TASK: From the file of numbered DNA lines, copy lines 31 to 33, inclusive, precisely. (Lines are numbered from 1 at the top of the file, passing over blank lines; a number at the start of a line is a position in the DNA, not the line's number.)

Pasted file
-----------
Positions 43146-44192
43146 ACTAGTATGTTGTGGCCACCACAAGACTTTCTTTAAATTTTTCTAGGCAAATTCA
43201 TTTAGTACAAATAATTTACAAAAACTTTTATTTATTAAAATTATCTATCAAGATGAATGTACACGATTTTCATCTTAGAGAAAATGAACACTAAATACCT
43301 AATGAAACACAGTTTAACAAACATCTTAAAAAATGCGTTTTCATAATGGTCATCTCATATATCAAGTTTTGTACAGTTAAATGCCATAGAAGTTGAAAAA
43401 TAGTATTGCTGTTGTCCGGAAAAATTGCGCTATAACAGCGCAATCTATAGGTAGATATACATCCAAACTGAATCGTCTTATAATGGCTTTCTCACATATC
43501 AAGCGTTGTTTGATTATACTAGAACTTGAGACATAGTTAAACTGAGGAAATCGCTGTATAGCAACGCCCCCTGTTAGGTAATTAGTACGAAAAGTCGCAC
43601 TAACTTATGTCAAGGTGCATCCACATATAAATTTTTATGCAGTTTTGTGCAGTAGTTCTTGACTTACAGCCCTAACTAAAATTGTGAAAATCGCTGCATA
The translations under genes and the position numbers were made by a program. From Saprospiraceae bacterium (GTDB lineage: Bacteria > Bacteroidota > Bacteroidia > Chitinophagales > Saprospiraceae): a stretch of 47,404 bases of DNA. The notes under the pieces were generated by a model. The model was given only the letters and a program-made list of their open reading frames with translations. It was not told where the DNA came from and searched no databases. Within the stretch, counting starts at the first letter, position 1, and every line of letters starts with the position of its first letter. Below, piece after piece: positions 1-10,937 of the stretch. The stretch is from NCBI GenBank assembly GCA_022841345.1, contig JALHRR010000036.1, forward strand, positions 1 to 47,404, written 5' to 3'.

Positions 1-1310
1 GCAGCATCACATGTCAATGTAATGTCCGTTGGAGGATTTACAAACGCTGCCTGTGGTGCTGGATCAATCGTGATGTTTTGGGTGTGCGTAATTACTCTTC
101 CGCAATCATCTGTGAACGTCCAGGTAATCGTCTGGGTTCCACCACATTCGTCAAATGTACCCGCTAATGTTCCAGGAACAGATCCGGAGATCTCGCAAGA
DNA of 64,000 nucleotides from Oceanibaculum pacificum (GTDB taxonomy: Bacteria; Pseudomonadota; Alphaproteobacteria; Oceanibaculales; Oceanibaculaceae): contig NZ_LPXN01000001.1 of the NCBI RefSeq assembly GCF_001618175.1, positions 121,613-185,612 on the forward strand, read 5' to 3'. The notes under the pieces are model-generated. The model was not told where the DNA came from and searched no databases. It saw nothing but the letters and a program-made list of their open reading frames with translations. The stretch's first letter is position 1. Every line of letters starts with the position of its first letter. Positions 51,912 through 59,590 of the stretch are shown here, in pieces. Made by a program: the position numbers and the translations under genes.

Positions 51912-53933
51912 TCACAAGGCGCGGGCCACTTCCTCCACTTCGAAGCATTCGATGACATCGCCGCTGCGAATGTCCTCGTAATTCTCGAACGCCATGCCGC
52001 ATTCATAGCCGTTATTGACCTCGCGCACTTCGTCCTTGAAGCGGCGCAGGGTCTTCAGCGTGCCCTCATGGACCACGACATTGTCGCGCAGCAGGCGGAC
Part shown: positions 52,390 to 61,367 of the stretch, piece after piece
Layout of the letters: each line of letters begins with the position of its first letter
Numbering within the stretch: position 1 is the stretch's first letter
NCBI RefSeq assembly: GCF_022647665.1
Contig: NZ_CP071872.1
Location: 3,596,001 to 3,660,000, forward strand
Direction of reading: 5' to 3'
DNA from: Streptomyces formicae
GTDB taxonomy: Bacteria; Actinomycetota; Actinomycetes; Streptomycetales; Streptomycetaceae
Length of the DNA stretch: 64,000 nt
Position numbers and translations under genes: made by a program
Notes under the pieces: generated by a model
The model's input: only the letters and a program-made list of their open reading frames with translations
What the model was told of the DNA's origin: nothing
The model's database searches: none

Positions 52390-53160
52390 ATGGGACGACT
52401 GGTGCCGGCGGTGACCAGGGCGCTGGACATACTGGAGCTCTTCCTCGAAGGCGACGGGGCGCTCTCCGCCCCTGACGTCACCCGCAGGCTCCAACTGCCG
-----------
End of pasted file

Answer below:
Positions 52390-53160
52390 ATGGGACGACT
52401 GGTGCCGGCGGTGACCAGGGCGCTGGACATACTGGAGCTCTTCCTCGAAGGCGACGGGGCGCTCTCCGCCCCTGACGTCACCCGCAGGCTCCAACTGCCG